In 48 hours or so, I (and around 4 million others) will cast our vote in the Scottish Independence Referendum. A simple “Yes” or “No” stating whether we believe Scotland should be an independent country.
I make binary, Yes or No decisions every day. Many are important – my decision whether to reject or shortlist someone in a recruitment process can have far-reaching personal and professional significance for individuals. But I’m paid to make decisions and to offer advice and judgement on key issues – it’s not something I usually struggle with and I rarely sit on the fence.
But this decision is different.
With business interests on both sides of the border, I’ve watched the debate avidly for two years or more now and, with a matter of days to go, I’m still listening to the arguments of both sides as they try to persuade that they have the best offer for my future. In the Executive Search business, I try to persuade people to leave one employer and join another every day. This Referendum process has given me insight into what that can be like for a candidate – this decision feels similar to choosing between offers from companies – and there are lessons to be learned for all of us involved in that process.
The Job Offer
On the one hand, I have “Yes & Co” promising me a brave new world in their funky new start up business. “Join us for a chance to start afresh,” they’re telling me. “Leave the dinosaur company that’s holding you back and treating you poorly. Here lies prosperity, autonomy and great opportunity” – some of the biggest motivators for most of us. It’s a compelling offer and who wouldn’t be tempted? But when looking at the small print on the offer letter I begin to wonder: is the business plan as fully formed as they suggested at the interview, why are there are no signed agreements in place and budget forecasts seem a bit “finger in the air”, to say the least. The Dragons in the Den would be sending this business packing for sure, but if I can see beyond that – just have faith – then it could well come good. But it still feels that I’m being asked to accept a job offer even though the company can’t tell me for another 18 months how much I’ll earn (or what currency I’ll be paid in) and what the other benefits might be. As a recruiter, would I advise a client or candidate that this is a sensible way to proceed?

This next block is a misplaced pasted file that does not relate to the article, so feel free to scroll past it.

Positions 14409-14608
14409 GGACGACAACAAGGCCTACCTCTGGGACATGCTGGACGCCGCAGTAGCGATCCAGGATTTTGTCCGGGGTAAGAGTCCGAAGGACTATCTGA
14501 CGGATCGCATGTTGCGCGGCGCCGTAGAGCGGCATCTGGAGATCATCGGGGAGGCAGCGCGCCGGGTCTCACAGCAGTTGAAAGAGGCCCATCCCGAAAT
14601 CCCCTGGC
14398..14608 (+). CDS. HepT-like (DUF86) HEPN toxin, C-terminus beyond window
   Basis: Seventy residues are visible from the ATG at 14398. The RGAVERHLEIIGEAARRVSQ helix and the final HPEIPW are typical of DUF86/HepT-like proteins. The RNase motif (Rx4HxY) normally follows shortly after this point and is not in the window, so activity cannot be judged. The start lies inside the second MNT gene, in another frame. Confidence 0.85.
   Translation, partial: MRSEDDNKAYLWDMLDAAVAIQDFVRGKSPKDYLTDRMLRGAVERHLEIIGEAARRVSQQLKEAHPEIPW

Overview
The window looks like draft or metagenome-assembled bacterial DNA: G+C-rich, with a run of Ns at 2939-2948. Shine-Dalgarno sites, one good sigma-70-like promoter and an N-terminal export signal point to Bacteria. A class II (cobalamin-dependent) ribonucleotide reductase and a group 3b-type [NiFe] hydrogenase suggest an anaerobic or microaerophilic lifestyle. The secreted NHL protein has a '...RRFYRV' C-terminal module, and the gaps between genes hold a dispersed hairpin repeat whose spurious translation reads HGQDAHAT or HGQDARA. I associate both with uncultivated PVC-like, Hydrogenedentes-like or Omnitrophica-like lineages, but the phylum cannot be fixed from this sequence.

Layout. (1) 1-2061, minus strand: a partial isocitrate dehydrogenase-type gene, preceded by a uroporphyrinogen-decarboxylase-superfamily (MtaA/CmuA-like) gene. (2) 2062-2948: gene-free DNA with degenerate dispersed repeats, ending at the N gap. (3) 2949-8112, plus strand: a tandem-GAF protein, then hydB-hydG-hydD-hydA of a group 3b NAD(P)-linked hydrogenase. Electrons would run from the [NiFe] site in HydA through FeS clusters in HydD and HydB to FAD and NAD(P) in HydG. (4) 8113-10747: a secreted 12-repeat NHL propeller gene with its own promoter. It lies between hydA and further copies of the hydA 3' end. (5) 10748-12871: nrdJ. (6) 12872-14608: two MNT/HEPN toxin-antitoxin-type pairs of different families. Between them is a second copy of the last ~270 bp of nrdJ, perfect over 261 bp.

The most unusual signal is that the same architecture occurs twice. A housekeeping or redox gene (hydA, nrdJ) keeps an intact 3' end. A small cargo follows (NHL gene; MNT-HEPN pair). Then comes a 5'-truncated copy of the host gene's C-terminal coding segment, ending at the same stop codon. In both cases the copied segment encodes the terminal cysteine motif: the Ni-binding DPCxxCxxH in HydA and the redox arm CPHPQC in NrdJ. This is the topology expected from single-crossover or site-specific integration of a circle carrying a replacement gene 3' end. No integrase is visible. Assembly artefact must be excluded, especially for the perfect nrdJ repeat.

On the other hand, I have my current employer, “No Thanks plc”. I’ve worked there a long time – it hasn’t always been easy and I’ve felt for a while that they haven’t recognised my potential and contribution. But they have just heard that I’m thinking of leaving and have thrown everything at me to persuade me to stay. The Directors even came down from head office to see me. They offered a pay rise and more responsibility while also reminding me how many start-up companies fail. They also reminded me that their employment policy is that no-one leaves and comes back – ever!
Well, this new deal is pretty much what I wanted in the first place – if only they’d offered me this before I went for the interview with Yes & Co. But now that I think of it, what about the other reasons I started looking in the first place? Will anything really change if I agree to stay, and why has it taken the prospect of me leaving for them to realise what I’m worth?
This is classic recruitment counter-offer stuff. I’m now confused and unsure whether to accept the new job or stay where I am. I’ve been bombarded with promises from both sides – and I’m not convinced I have the full picture from either.
In my job, I’ve seen many individuals faced with this dilemma. I work hard to help candidates and clients work through this process: weigh up the options, understand the drivers and motivators and make a decision based on the best information available.